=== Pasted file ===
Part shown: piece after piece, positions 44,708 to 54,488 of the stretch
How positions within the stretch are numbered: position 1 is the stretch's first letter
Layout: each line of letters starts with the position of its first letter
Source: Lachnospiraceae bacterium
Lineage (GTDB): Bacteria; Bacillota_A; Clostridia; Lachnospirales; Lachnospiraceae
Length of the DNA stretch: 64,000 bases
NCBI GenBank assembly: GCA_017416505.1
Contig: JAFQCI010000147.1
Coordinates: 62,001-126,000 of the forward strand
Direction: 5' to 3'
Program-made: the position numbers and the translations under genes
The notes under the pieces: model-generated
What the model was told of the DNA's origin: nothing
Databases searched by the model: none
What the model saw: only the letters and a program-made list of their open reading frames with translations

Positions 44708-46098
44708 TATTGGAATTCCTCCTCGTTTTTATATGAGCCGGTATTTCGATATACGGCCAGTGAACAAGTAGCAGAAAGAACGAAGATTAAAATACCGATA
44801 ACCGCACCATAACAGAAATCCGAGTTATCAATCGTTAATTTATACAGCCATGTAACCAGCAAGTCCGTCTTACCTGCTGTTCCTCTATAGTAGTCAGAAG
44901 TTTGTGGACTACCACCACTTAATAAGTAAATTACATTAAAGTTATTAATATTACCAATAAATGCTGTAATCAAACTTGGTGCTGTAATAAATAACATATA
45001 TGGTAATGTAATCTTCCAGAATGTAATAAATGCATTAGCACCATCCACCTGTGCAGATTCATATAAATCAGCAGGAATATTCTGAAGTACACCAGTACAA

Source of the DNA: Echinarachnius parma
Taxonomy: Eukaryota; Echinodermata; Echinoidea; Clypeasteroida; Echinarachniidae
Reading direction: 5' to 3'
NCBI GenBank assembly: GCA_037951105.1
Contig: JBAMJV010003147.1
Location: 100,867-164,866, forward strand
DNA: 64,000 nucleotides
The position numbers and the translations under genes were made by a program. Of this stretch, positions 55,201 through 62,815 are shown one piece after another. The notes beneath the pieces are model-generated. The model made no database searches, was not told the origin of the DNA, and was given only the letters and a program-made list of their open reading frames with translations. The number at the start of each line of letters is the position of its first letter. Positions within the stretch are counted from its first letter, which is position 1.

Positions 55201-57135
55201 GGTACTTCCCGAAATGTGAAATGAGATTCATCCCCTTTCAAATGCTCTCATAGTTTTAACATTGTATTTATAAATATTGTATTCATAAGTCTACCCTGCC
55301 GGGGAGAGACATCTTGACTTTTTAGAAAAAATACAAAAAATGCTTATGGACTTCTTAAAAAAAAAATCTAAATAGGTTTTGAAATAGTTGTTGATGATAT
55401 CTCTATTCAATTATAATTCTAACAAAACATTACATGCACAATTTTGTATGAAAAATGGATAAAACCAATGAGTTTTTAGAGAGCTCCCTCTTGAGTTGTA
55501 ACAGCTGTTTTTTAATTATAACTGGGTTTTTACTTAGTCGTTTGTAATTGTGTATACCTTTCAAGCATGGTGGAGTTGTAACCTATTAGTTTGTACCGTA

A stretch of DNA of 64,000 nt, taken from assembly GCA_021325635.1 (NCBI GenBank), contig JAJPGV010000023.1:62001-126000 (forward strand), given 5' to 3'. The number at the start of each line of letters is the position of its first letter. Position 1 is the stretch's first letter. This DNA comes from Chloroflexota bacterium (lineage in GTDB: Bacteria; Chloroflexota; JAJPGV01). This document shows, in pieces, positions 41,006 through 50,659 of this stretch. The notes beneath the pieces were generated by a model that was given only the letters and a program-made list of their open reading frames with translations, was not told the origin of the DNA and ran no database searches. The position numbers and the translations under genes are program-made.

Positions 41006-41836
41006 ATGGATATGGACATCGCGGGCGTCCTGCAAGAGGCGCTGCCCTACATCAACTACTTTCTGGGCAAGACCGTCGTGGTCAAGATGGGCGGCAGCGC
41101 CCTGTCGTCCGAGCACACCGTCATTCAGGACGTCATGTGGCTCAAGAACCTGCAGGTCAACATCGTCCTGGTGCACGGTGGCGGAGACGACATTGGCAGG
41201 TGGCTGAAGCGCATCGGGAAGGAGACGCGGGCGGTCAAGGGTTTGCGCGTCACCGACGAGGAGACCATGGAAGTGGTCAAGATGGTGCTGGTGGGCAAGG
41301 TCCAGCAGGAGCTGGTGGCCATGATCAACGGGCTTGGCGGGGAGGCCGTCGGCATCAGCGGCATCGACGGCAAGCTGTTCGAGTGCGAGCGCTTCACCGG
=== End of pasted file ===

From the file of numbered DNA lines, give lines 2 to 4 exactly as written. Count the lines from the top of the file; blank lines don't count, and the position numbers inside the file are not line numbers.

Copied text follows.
How positions within the stretch are numbered: position 1 is the stretch's first letter
Layout: each line of letters starts with the position of its first letter
Source: Lachnospiraceae bacterium